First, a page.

The U.S. Supreme Court on May 18, 2023 delivered its decision on the scope of the patent enablement requirement, set forth in 35 U.S.C. § 112, in the antibody dispute Amgen, Inc. v. Sanofi. While the parties obtained finality, many in the pharmaceutical and biotechnology industries received the opinion under a cloud of uncertainty and concern for exclusivity rights broad enough to both protect clinical candidates and deter competitors. While the patent bar may remain apprehensive, the Supreme Court kept the door open to genus claims. The impact of the decision may not be as far-reaching as feared.
In three previous blog posts, we have discussed recent inventorship issues surrounding Artificial Intelligence (“AI”) and its implications for life sciences innovations – focusing specifically on scientist Stephen Thaler’s attempt to obtain a patent for an invention created by his AI system called DABUS (“Device for Autonomus Bootstrapping of Unified Sentence). Most recently, we considered Thaler’s appeal of the September 3, 2021 decision out of the Eastern District of Virginia, which ruled that under the Patent Act, an AI machine cannot qualify as an “inventor.” Continuing this series, we now consider the USPTO’s recently filed opposition to Thaler’s appeal.
After years of contemplation and delays, Europe’s Unified Patent Court will be operational in about one year. U.S.-based Life Sciences patent applicants should start preparing now to ensure that their applications withstand scrutiny under the new patent court.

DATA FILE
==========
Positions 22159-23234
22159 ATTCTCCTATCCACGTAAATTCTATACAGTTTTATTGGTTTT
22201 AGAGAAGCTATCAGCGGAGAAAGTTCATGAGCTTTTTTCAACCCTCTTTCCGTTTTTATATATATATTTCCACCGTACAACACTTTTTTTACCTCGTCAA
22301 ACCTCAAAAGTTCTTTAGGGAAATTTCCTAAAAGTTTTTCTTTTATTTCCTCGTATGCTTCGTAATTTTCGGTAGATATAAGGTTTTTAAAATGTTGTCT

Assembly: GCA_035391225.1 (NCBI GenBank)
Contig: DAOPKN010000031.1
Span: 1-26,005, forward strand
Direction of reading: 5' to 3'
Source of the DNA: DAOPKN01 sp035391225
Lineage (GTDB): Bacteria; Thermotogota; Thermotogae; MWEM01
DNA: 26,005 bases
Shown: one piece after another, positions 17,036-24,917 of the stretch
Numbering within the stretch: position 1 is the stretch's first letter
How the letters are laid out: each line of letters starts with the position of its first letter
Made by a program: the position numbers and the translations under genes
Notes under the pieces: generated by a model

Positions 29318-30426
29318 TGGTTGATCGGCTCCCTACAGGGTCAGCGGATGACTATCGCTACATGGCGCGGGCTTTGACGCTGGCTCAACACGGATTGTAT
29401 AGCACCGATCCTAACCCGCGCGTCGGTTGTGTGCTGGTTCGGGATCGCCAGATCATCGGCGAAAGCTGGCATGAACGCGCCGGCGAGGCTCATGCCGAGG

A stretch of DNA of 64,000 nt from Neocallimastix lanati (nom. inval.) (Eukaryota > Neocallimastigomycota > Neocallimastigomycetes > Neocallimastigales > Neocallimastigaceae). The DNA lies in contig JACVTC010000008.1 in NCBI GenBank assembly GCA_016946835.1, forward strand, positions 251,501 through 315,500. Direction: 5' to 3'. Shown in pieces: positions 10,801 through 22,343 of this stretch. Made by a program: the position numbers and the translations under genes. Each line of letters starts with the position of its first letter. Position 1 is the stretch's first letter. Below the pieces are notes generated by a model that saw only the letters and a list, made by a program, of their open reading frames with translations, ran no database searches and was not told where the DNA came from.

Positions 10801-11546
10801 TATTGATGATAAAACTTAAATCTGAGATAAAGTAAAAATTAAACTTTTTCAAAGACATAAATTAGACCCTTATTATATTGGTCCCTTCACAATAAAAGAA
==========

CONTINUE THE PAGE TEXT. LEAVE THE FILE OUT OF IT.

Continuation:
In one of the first district court opinions applying the Federal Circuit’s recent GSK decision on induced infringement in the context of label carve-outs (the “GSK decision,” discussed here and here), Judge Richard Andrews in the District of Delaware held that plaintiff Amarin Pharma (“Amarin”) failed to plead facts sufficient to show that Hikma Pharmaceuticals’ (“Hikma”) carved-out product label and/or public marketing statements induced infringement of Amarin’s patents. The holding suggests that carved-out labels (so-called “skinny labels), despite the GSK decision, continue to provide some measure of protection from liability based on induced infringement.
Our previous blog posts, Artificial Intelligence as the Inventor of Life Sciences Patents? and Update on Artificial Intelligence: Court Rules that AI Cannot Qualify As “Inventor,” discuss recent inventorship issues surrounding AI and its implications for life sciences innovations. Continuing our series, we now look at the appeal recently filed by Stephen Thaler (“Thaler”) in his quest to obtain a patent for an invention created by AI in the absence of a traditional human inventor.
In Univ. of Strathclyde v. Clear-Vu Lighting LLC, the Federal Circuit grappled with the issue of whether claims directed to methods and systems for inactivating bacteria using blue light were obvious in view of a prior art combination that taught the claimed elements but lacked an indication of success. Ultimately, the Federal Circuit found that the patent’s success where the prior art failed – inactivation of the bacteria without a photosensitizer did not support a finding of obviousness.